I'm building a world with medieval-era technology, in which there is a basic type of magic, where magic users can, rather than just waving their hands and doing anything they please, can instead control physical energies (like kinetic, heat, electrical, chemical etc.).

In this world, a lot of potential energy can be stored in a reasonably small object (I won't go into numbers, for the sake of the question let's just say "a sufficiently large amount") that can essentially be a battery to power magic if one can control it. Then I realized, it could also possibly be used to power machinery... like robots.

Now, assuming the robots can be programmed to control how to use this energy for things like movement etc. a simple constructed body (humanoid looking stone/wood/metal construct built with hinges instead of joints for example) would be able to be powered for a limited amount of time. Then, if the "battery" is replaced it can go on indefinitely as long as the body is properly maintained.

As the robots can manipulate the stored energy in their "batteries" for their own operating power, let's assume that they get their sensory inputs by detecting energy from light/sound etc. so that they can see and hear things.

However, it is the programming that I am struggling to find a reasonable explanation for. The closest thing I can think of from other fantasy worlds that operate without modern technology and programming techniques are steampunk-type robots, but I'm not sure if they are just given commands via hand-waving magic.

Is there any way to give commands to this type of robot without using hand-waving magic? Or could there be something that would act as a reasonable substitute for the internal machinery of a robot allowing it to "think"? I did think of stuffing the brain of a human/animal inside the robot and having the energy from the battery power it, but if there is a less grotesque solution that would be much better.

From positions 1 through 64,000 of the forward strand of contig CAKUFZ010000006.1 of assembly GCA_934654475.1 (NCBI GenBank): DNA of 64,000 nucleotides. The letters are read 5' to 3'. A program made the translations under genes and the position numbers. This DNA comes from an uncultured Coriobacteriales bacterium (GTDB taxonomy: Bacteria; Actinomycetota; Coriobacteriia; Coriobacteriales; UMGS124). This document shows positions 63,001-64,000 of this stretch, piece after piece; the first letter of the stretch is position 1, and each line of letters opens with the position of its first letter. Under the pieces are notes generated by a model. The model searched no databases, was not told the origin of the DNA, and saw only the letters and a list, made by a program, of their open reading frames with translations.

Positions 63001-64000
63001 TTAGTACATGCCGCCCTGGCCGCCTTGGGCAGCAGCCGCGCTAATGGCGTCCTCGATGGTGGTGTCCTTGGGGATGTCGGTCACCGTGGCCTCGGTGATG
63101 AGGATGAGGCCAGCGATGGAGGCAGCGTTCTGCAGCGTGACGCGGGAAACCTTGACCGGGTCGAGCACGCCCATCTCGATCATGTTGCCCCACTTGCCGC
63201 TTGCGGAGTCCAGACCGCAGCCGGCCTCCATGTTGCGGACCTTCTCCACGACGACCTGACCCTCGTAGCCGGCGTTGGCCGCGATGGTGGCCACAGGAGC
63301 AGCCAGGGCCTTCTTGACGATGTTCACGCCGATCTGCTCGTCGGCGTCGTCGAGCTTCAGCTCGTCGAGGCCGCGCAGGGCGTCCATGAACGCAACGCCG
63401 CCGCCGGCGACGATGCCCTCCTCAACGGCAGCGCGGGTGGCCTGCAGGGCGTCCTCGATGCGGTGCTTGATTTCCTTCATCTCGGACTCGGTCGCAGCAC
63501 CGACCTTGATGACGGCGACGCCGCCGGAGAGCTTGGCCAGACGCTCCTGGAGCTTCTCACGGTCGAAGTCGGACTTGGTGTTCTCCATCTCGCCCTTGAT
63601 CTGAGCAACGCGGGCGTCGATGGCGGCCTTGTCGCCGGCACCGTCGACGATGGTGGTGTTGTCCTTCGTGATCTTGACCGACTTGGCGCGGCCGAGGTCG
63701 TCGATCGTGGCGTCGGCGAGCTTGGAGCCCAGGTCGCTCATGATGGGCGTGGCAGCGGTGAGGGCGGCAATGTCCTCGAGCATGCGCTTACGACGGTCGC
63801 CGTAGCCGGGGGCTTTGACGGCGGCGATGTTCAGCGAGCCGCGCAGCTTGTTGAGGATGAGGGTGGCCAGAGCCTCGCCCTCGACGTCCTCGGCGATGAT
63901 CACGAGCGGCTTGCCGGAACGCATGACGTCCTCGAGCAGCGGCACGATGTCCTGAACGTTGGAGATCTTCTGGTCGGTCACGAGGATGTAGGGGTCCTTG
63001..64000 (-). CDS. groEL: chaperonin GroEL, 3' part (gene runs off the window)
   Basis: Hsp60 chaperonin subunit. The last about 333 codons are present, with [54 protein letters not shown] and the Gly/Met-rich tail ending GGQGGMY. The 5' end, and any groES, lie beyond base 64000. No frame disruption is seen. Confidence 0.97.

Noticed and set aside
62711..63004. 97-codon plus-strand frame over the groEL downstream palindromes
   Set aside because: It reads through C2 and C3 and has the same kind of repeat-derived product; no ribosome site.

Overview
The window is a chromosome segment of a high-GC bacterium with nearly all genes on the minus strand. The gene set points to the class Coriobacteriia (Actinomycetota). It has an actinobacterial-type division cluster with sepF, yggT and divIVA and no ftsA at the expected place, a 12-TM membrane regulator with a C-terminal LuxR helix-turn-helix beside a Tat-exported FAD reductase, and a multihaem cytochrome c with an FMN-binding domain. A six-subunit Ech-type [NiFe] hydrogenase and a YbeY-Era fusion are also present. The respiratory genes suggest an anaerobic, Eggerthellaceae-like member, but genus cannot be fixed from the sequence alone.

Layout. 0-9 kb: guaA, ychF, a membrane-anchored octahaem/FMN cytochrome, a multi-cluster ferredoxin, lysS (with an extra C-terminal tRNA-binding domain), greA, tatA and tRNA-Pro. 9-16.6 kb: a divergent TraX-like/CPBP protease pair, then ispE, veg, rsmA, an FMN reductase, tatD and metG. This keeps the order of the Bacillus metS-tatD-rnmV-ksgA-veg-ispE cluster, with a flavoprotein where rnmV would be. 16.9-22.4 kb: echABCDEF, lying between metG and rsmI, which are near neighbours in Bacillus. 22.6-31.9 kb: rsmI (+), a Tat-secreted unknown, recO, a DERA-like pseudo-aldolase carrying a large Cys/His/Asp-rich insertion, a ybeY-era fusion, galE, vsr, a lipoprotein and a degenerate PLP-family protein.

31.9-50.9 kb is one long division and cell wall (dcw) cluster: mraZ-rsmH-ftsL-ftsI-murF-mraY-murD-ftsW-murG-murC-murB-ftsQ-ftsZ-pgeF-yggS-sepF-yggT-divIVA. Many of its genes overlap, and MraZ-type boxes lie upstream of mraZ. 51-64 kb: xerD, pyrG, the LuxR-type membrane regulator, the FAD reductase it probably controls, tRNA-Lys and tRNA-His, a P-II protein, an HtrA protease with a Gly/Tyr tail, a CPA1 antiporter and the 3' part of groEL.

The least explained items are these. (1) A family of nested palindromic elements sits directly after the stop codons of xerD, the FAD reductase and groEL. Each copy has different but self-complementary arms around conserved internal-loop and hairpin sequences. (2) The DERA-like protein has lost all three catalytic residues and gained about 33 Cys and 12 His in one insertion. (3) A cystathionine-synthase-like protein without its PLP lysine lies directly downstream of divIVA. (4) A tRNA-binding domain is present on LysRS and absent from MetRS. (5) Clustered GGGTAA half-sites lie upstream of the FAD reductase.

As an explanation for why a world with this magic is still medieval era tech, let's assume that the monarchy controls all of the wizarding population, and only allows them to build what the King requires, like an unquestioning robot army that will protect him and his family.

EDIT: I've just realized that I entirely forgot to mention that the robots don't need to nearly be as sophisticated as humans. It was pointed out that I'm essentially describing a Golem, but I'm hoping for a creation with a little more ability for free thought and reasoning, like to recognize friend from foe/ intruder from guest rather than the more literal commands of attack anything that approaches.

Also, if you can find a way to use this magic to advance the tech a little to a point that you might need for this creation, that is reasonable (you do have an army of wizards at your disposal after all).

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    $\begingroup$ Is there a difference between your described robot and a golem? Golems are typically only explainable by magic. $\endgroup$ – Frostfyre Apr 22 '15 at 12:43
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    $\begingroup$ @Frostfyre Yeah, I wanted something that is more able to take initiative in executing commands. I feel a golem would only take literal commands, whereas I'm looking for a creation that can have some semblance of free thought, but without the capacity to question the orders... initially. $\endgroup$ – Mike.C.Ford Apr 22 '15 at 13:26
  • $\begingroup$ Sounds like you want the dwemer automatons from Skyrim. $\endgroup$ – James Apr 22 '15 at 13:48